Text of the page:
WINTERS-STONE, K. M., and C. M. SNOW. Musculoskeletal Response to Exercise Is Greatest in Women with Low Initial Values. Med. Sci. Sports Exerc., Vol. 35, No. 10, pp. 1691–1696, 2003.
Introduction: The “initial values” principle of exercise training states those with the lowest initial values of a physiologic system have the greatest capacity for improvement in response to training. We sought to determine whether initial values predicted the musculoskeletal response to training in premenopausal women (N = 31) who participated in a 1-yr program of resistance and jump training designed to improve physical indices of fracture risk. Significant improvements in trochanteric bone mineral density (BMD), hip abductor strength, power, and postural stability occurred in response to training.
Methods: To determine the predictive power of initial values, we performed separate stepwise regression analyses for each variable including the following dependent variables: age, initial value, highest weight lifted during training, and total number of exercise sessions attended.
Results: In each case, the initial value was the most significant predictor of percent change in response to training. Initial values explained 15–29% of the variance in the magnitude of the training response. For each unit lower BMD of the greater trochanter (0.01 g·cm−2), the training response was 12% greater. For each unit decrease in initial strength (1 N·m), power (1 W), and stability (1 SI unit), the training response was 1.0%, 0.2%, and 8.0% greater, respectively. When categorized by quartile of initial values, women in the lowest quartile had two- to fivefold greater improvements in musculoskeletal measures than those in the upper quartile.
Conclusion: Women who began training with the lowest initial values had the greatest improvements in hip BMD, hip abductor strength, leg power, and postural stability. These results support the training principle of initial values and suggest that this training program may be most successful in premenopausal women with lower values of musculoskeletal indices of fracture risk.
Osteoporosis-related fractures commonly occur as the result of both skeletal frailty and falls. Impact exercise may provide an inexpensive, time-efficient, and effective strategy for increasing bone mineral density (BMD) in premenopausal years as a means to prevent or delay the onset of osteoporosis (3,12,23). The addition of resistance exercise may lower the risk of falls through improvements in lower-body strength, power, and stability—physical factors related to falls (18,19). Although there are numerous reports that exercise improves the musculoskeletal system, individual responses are highly variable and likely depend upon initial values as well as the level of effort and length of the training program. However, the contribution of initial values and exercise stimulus to the training response for the musculoskeletal factors related to fractures is poorly understood.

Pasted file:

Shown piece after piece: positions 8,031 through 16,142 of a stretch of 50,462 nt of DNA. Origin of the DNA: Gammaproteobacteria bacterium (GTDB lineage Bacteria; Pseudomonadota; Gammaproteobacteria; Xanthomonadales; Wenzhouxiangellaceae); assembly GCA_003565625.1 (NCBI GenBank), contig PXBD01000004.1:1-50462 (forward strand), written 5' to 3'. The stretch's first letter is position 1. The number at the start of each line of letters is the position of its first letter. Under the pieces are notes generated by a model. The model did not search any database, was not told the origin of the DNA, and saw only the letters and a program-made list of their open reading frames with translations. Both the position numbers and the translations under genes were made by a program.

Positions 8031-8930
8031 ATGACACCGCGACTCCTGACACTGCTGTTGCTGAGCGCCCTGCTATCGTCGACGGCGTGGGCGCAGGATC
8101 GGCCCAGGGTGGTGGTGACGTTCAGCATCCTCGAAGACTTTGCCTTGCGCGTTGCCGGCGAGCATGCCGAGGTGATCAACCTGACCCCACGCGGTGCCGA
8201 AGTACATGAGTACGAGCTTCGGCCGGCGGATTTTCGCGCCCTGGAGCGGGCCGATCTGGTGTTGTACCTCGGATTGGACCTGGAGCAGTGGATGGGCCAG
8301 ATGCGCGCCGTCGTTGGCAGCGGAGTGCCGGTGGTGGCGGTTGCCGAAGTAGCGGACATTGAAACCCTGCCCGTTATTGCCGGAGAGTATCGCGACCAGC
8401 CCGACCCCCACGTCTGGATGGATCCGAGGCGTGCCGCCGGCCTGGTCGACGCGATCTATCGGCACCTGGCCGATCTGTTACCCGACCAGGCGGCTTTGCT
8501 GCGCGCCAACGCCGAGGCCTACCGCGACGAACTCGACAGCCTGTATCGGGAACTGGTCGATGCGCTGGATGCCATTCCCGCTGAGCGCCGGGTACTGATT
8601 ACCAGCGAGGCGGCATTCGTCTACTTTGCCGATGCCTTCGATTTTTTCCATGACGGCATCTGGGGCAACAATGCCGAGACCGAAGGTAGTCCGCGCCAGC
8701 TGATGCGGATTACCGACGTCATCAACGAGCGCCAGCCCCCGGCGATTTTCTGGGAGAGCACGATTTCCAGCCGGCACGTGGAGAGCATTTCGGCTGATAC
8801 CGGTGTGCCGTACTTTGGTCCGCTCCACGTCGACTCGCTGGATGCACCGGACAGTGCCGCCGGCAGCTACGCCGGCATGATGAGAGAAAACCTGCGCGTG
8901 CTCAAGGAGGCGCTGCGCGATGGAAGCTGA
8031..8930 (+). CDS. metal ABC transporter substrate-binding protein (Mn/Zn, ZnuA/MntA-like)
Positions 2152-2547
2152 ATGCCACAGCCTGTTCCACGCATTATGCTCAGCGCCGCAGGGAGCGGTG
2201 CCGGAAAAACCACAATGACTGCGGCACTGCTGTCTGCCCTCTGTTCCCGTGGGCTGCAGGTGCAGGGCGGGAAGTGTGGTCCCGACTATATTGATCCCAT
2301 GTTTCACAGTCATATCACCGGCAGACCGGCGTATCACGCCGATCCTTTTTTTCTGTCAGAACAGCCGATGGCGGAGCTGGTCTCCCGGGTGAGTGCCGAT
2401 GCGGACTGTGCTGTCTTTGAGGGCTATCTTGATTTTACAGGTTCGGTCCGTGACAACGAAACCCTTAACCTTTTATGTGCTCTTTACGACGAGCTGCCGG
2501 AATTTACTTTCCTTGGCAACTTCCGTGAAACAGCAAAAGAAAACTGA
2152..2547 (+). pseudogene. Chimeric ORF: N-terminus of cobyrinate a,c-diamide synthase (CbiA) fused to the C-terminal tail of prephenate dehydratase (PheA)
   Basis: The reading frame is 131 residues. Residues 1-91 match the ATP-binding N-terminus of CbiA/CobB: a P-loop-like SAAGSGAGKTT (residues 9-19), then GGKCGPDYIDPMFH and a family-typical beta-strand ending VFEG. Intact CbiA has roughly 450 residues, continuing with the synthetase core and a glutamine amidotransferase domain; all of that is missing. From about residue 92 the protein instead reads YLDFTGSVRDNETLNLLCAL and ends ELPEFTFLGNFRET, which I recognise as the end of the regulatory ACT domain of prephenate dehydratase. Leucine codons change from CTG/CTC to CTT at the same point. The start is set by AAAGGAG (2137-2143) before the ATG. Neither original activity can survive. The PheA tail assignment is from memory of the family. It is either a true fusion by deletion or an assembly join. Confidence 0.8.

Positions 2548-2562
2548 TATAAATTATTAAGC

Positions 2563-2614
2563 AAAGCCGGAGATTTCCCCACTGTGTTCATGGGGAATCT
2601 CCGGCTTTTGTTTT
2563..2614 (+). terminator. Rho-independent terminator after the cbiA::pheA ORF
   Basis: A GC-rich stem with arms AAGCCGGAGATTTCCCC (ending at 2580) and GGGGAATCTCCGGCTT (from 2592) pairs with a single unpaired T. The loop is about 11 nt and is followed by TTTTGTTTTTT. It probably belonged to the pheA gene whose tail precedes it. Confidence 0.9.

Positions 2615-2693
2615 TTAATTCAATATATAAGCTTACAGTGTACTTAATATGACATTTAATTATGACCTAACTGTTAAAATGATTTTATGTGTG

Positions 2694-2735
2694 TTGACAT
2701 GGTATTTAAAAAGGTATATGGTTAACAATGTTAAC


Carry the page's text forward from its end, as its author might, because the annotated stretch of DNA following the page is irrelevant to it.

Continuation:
The initial values principle of exercise training states that individuals with lower initial values of a physiologic variable will exhibit the greatest improvement in response to specific exercise training; however, this principle has only been scientifically evaluated for some physiologic systems. For example, individuals with higher resting heart rate or systolic blood pressure show the greatest reductions in these variables from exercise training compared with individuals who began training with lower initial values (7). However, baseline values fail to explain the variability in high-density lipoprotein (HDL)-C reductions or V̇O2max improvements in response to endurance training, suggesting that determinants of training responsiveness may be complex and dependent upon the particular system being stressed (5,6,16,17). Despite a general lack of supportive evidence, the principle of initial values remains an enduring tenant of exercise training in texts and lay literature.
Based on the principle of initial values, the ACSM Position Stand on osteoporosis suggests that individuals with lower initial BMD may exhibit greater responses to osteogenic exercise (1). Though not advanced in the Position Stand, it may be suggestive that individuals with a greater propensity to fall would also exhibit greater reductions in fall risk as a result of exercise training targeted at improving lower body strength, power, and balance (11). A comprehensive exercise-training program aimed to improve BMD and lower fall risk may therefore most benefit those with a higher pretraining fracture risk profile. To better understand this phenomenon in premenopausal women, we reevaluated data from our intervention study in which we observed significant musculoskeletal improvements within the exercise group that were different from controls (23). Women in the original exercise group increased trochanteric BMD (2.5% ± 2.7%), leg strength (10.9% ± 11.4 and 23.4% ± 28.0 for knee extensor and hip abductor strength, respectively), leg power (25.9% ± 20.9), and stability (24.7% ± 23.5). Our aims were: 1) to determine whether initial values of hip BMD, strength, power, or postural stability would emerge as the best predictor of the respective training response; and 2) to compare the magnitude of the training response between women in the lowest and highest quartiles of initial values.
Bone Research Laboratory, Department of Exercise Science, Oregon State University, Corvallis, OR
Address for correspondence: Kerri M. Winters-Stone, Ph.D., School of Nursing, Mailcode: SN-ORD, Oregon Health & Science University, Portland, OR 97239; E-mail: firstname.lastname@example.org.
Submitted for publication March 2003.
Accepted for publication June 2003.